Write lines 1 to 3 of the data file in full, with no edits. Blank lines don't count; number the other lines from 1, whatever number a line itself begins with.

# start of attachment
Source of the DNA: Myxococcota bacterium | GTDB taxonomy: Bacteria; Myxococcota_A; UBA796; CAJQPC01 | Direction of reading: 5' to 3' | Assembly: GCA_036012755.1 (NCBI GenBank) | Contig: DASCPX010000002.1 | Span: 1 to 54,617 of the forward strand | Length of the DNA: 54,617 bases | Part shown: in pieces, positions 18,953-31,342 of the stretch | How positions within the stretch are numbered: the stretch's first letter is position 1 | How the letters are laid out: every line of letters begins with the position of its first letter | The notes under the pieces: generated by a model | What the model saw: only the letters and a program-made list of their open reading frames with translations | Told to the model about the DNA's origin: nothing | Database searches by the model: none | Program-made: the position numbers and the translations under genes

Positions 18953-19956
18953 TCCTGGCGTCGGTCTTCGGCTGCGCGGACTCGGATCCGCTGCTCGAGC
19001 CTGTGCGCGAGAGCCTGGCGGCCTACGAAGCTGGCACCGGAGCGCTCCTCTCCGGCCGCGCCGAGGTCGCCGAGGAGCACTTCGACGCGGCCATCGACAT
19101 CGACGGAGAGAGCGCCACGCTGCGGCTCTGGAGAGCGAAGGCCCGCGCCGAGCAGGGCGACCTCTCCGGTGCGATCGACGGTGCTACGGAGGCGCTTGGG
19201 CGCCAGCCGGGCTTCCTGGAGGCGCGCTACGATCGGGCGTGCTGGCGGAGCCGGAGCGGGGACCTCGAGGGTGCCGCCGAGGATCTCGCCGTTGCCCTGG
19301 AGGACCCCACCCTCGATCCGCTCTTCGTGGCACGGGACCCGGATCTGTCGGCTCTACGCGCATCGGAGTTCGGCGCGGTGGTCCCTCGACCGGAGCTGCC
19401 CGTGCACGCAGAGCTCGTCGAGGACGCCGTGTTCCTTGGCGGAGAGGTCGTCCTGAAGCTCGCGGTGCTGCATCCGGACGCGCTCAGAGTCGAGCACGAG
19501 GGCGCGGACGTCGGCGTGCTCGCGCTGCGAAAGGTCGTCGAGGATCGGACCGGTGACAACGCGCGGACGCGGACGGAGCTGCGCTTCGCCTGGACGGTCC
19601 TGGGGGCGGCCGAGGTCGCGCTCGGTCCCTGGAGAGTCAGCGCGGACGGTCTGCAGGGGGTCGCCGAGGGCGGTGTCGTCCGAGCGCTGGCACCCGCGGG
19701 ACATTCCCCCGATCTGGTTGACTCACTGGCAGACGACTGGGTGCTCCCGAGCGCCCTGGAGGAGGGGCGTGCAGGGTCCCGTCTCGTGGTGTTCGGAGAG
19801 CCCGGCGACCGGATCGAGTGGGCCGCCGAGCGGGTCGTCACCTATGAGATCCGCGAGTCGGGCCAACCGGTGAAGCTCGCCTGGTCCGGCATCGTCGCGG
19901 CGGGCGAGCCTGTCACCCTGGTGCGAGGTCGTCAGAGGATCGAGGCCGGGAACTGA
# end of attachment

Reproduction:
Source of the DNA: Myxococcota bacterium | GTDB taxonomy: Bacteria; Myxococcota_A; UBA796; CAJQPC01 | Direction of reading: 5' to 3' | Assembly: GCA_036012755.1 (NCBI GenBank) | Contig: DASCPX010000002.1 | Span: 1 to 54,617 of the forward strand | Length of the DNA: 54,617 bases | Part shown: in pieces, positions 18,953-31,342 of the stretch | How positions within the stretch are numbered: the stretch's first letter is position 1 | How the letters are laid out: every line of letters begins with the position of its first letter | The notes under the pieces: generated by a model | What the model saw: only the letters and a program-made list of their open reading frames with translations | Told to the model about the DNA's origin: nothing | Database searches by the model: none | Program-made: the position numbers and the translations under genes

Positions 18953-19956
18953 TCCTGGCGTCGGTCTTCGGCTGCGCGGACTCGGATCCGCTGCTCGAGC